Alex. Brown Hires $280 Mln-Asset UBS Miami Team, LPL Nabs $180 Mln Wells Broker
Raymond James Financial’s Alex. Brown unit for high-net-worth clients has added advisors slowly since it was acquired from Deutsche Bank four years ago, but its Miami office this year has proved an exception, thanks to recruits from UBS Wealth Management USA.
At least six UBS advisors have made the trek to Alex. Brown’s 600 Brickell Avenue branch since December, with the latest joining in early July, the company said.
“We came to Alex. Brown for its cultural reputation,” Tudela, the trio’s senior member with 27 years of brokerage experience, said in a prepared statement. “We are three worldly, bilingual women from Venezuela who want to further lead the way for more women to get involved in the financial services industry.”
Alex. Brown regional director Eric Termini called the 13-advisor Miami office, the “epicenter for international business.” Wirehouses such as UBS, Merrill Lynch and Morgan Stanley have constrained services to nonresident clients as anti-money-laundering laws and regulatory reporting requirements have increased, creating a windfall of advisor talent for smaller firms.
Tudela is registered in Houston and San Juan while her partners are in Miami, according to BrokerCheck. The database lists 11 disclosures of client complaints against her, all related to investments in the closed-end Puerto Rico bonds that has afflicted UBS with more than $3.4 billion in complaints, arbitration claims and investigations. Six of the complaints against Tudela have been withdrawn or settled (for less than one-fourth of the $524,500 claims), and she “fully denies” allegations of unsuitable recommendations in the pending claims, according to comments appended to her regulatory record.
She did not return an additional call for comment on the team’s decision.
Raymond James inherited the business now known as Alex. Brown when Deutsche Bank closed the doors of its U.S. wealth business. It retained more than 90% of Deutsche’s more than 200 brokers, but the Alex. Brown unit has grown more slowly than RayJay’s core base of advisers in its employee and independent channels.
Alex. Brown hired five advisors in 2018, according to a press release that did not give a net number, and last year reorganized its sales management structure in what recruiters said was in part an attempt to energize the unit with new hires.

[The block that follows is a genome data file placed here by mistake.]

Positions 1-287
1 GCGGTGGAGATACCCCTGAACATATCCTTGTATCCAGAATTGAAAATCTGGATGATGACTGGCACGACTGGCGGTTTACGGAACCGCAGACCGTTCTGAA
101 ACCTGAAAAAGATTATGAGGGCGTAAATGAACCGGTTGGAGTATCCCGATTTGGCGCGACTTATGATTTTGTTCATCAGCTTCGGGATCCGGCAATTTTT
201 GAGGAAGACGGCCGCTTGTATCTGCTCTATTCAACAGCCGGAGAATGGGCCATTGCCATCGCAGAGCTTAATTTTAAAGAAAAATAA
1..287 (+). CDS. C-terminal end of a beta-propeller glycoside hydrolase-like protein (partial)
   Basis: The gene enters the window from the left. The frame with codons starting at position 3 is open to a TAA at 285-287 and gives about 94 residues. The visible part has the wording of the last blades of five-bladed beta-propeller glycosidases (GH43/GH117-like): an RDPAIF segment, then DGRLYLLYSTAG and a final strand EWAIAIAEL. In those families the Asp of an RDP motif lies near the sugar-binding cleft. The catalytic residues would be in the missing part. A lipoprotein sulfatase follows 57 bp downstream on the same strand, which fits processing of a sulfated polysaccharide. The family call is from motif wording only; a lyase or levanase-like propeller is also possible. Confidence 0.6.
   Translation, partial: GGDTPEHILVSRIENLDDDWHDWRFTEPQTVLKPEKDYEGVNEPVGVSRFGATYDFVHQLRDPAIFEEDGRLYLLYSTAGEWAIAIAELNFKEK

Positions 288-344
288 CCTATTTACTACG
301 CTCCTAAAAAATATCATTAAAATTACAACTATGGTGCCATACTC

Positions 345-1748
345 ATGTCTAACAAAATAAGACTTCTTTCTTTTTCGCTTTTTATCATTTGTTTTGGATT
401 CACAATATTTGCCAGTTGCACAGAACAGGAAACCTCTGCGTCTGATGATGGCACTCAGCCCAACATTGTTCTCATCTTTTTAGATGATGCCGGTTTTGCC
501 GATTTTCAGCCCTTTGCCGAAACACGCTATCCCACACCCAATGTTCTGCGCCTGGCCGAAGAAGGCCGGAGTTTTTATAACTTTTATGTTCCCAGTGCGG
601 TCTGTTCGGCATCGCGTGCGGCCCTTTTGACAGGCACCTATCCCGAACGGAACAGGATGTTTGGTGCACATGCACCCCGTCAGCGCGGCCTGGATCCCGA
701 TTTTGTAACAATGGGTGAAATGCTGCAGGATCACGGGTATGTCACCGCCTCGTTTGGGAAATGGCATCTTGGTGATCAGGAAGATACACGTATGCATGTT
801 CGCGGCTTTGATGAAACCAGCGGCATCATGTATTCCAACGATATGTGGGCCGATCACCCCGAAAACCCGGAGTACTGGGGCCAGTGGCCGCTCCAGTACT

In a separate exit from a wirehouse, New Jersey-based advisor Keith Boyd left Wells Fargo & Co.’s bank branch-based “wealth brokerage services” unit on Friday to join Gladstone Wealth Partners, a hybrid broker/RIA firm affiliated with LPL Financial.
Boyd, Gladstone’s eighth recruit since March, was overseeing $180 million in client assets, LPL said, and a person familiar with his business said he generated around $900,000 for Wells in the previous 12 months.
“In my quest to live a more holistic life, I knew it was in my clients’ best interest to take more control over my business and operate as a fiduciary in an independent practice,” Boyd, who worked for all but three of his 26-year career at Wells and predecessor firms, said in a prepared statement.
He will be the resident adviser in a Flemington, NJ, office of accountants that Gladstone acquired earlier this year, according to Gladstone CEO Richard Frick.
Boyd and Gladstone Wealth founder Robert P. Hudson had been acquainted for seven years, Frick said.
Boyd joined Gladstone’s “partnership” channel, which allows him a payout of around 80% of the revenue he produces. That is less than he could have received through a direct relationship with LPL, but in exchange he receives recruiting, marketing and other expense support. Gladstone in April merged with another LPL firm, Financial Resources Group, to form an office of supervisory jurisdiction with $24 billion in assets firm and around 670 advisors
Frick attributed his new recruit’s departure from Wells to frustration with the continuing fallout from the fake account scandals first disclosed almost four years ago.
In sitting among accountants, he added, Boyd will be in a familiar setting since he worked cheek-to-jowl with retail bankers previously. Wells merged its wealth brokerage services group of bank-based advisors organizationally with its private client group of advisors in 2018, but they remain physically isolated from each other.
Gladstone in April merged with Financial Resources Group, a larger LPL affiliate, and is now an office of supervisory jurisdiction with $24 billion in assets firm and around 670 advisors.